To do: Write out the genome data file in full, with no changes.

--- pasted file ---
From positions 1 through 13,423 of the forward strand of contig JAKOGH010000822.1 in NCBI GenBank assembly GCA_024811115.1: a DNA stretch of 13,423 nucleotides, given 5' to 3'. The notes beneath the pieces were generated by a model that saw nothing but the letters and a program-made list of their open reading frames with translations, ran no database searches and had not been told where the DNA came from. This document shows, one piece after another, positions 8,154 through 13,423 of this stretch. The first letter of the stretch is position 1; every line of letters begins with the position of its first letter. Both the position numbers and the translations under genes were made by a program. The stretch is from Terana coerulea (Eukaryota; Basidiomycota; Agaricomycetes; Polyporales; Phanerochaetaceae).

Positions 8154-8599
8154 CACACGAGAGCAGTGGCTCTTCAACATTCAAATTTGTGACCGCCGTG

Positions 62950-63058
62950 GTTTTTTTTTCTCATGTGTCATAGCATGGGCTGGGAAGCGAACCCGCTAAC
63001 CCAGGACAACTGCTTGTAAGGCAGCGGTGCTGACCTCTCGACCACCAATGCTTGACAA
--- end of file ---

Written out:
From positions 1 through 13,423 of the forward strand of contig JAKOGH010000822.1 in NCBI GenBank assembly GCA_024811115.1: a DNA stretch of 13,423 nucleotides, given 5' to 3'. The notes beneath the pieces were generated by a model that saw nothing but the letters and a program-made list of their open reading frames with translations, ran no database searches and had not been told where the DNA came from. This document shows, one piece after another, positions 8,154 through 13,423 of this stretch. The first letter of the stretch is position 1; every line of letters begins with the position of its first letter. Both the position numbers and the translations under genes were made by a program. The stretch is from Terana coerulea (Eukaryota; Basidiomycota; Agaricomycetes; Polyporales; Phanerochaetaceae).

Positions 8154-8599
8154 CACACGAGAGCAGTGGCTCTTCAACATTCAAATTTGTGACCGCCGTG

Positions 62950-63058
62950 GTTTTTTTTTCTCATGTGTCATAGCATGGGCTGGGAAGCGAACCCGCTAAC
63001 CCAGGACAACTGCTTGTAAGGCAGCGGTGCTGACCTCTCGACCACCAATGCTTGACAA